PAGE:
26.12.2022. The Belgrade Centre of Human Rights (BCHR) has been traditionally organising year-end events of relevance to the integration of refugees in Serbia since 2016.  This year’s event provided an opportunity to launch a discussion on issues of refugee integration in the Republic of Serbia, share experiences and successful practices and map the current problems in this area. After two years of online and hybrid events, we were extremely pleased to go back to our traditional live event, held in Aero Club on 21 December, attended by over 50 participants.

The event was opened by UNHCR Representative ad interim in Serbia Ms. Stefanie Krause and BCHR Director Sonja Tošković.

The following professionals discussed refugee experiences of access to high education in the Republic of Serbia during the first session: Ivana Jelić and Aleksandra Kosović of the UNHCR Office in Belgrade, Rada Baošić, the Vice-Dean for Teaching at the Belgrade University College of Chemistry, and Kathia Katihabwa Irakoze, a sophomore of that college and years-long BCHR client who has been granted asylum. The panel discussion was moderated by BCHR Integration Adviser Andrijana Miljković. In their extremely inspiring discussion, the panellists shared their experiences in working with refugees, extending them support in accessing high education, from Serbian language courses, preparations for the admission exams, legal aid during the integration process, validation of school certificates before the Qualifications Agency ENIC NARIC Centre, enrolment in college to the DAFI scholarships refugee students in Serbia have been granted with UNHCR’s support. Kathia Katihabwa Irakoze shared her experience of attending college in the Republic of Serbia and encouraged other refugees to start or continue their tertiary education in Serbia.

The second session was devoted to the importance of corporate social responsibility and social entrepreneurship for opening new jobs and creating better opportunities for the economic empowerment and independence of refugees. Refugees can substantially contribute to the country’s development by investing their knowledge, social capital and funds. In addition to pursuing socially responsible goals, businesses can achieve the most direct positive effects by employing refugees, if there is clear economic will and an economic goal, an issue that is rarely discussed. Tripartite cooperation of the relevant authorities, the private sector and civil society organisations is crucial in this process.  In BCHR’s experience, employers lack primarily legal information about which categories of foreigners, specifically refugees, are entitled to access the labour market and under which terms.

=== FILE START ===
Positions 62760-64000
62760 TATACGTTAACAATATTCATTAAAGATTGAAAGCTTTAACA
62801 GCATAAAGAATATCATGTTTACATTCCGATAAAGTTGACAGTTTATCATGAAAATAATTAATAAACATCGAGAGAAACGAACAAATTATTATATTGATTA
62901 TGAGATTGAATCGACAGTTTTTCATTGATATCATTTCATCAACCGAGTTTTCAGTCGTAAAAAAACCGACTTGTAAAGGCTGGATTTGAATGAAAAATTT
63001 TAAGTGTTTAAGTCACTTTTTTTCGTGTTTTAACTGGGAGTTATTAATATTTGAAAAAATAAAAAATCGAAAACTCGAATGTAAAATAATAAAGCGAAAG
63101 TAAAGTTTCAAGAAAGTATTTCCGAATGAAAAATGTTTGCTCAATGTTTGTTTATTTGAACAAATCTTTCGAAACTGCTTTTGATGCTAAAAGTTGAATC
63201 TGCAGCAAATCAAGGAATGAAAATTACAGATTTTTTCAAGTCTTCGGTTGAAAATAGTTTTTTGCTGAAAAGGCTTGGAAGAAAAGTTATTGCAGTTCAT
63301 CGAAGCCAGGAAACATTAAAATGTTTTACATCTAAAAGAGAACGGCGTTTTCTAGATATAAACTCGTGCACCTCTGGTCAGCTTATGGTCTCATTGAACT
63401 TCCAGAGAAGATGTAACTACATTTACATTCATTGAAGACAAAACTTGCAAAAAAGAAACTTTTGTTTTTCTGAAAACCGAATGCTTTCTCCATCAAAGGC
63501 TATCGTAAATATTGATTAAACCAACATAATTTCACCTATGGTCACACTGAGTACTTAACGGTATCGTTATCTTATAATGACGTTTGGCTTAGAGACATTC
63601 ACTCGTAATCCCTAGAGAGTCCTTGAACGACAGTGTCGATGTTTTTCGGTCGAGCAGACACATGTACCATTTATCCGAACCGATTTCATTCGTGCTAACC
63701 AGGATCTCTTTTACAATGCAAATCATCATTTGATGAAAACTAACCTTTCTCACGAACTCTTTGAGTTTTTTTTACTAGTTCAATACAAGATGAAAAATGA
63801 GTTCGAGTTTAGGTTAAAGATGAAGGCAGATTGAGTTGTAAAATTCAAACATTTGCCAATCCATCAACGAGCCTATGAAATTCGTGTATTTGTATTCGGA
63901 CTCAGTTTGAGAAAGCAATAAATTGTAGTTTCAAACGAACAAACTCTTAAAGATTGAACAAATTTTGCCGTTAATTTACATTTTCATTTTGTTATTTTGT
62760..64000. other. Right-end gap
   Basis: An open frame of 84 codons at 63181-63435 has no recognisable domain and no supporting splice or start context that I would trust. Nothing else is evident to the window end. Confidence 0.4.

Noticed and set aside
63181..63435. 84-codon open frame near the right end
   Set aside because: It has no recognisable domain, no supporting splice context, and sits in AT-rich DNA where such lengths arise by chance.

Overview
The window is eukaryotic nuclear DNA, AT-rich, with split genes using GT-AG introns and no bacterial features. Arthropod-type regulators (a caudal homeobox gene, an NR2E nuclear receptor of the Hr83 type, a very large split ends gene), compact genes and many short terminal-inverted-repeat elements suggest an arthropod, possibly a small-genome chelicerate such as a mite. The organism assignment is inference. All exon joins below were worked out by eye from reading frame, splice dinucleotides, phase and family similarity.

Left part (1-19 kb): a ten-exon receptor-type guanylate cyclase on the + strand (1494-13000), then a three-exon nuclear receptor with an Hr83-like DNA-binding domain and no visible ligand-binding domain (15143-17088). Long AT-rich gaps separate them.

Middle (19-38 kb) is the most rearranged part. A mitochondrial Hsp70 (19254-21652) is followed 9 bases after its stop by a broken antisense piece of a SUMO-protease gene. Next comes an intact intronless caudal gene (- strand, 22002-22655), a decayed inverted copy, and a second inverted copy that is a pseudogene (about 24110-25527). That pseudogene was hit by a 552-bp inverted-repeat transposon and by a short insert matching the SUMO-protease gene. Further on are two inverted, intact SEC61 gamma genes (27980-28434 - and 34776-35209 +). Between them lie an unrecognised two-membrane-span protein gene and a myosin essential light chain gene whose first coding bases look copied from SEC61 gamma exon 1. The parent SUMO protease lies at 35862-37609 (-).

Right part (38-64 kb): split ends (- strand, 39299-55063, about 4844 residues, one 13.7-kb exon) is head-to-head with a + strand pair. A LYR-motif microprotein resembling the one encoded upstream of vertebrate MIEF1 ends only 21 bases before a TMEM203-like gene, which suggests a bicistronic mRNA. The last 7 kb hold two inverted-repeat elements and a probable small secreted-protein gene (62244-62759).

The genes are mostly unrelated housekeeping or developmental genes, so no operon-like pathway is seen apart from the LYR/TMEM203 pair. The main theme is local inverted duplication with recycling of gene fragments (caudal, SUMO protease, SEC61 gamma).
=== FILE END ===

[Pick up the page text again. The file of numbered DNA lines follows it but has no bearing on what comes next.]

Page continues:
Experience on this issue was shared by Dušan Lopušina of the UNHCR Integration Team, Katarina Ejdus, the founder of the social enterprise Women on the Way that has been empowering refugee women engaged in the design of sustainable fashion and Kristina Tomić, a representative of IKEA Serbia, which has been employing refugees and asylum seekers in Serbia through its  global internship programme. Sharing her life’s story, BCHR’s client from Ukraine Elvira Kerekeš, who has been employed in the social enterprise Women on the Way, spoke about the importance of economically empowering women, the support she has been extended and how much it meant to her to continue working and be an equal member of society after fleeing conflict. The panel was moderated by BCHR Integration Team Coordinator Jelena Ilić.

The final integration-related event was an opportunity to discuss opportunities for jointly improving practices in these areas and the steps we could take together. We, above all, wanted to help improve the lives of people we have been working with by facilitating concerted advocacy and dialogue of all stakeholders.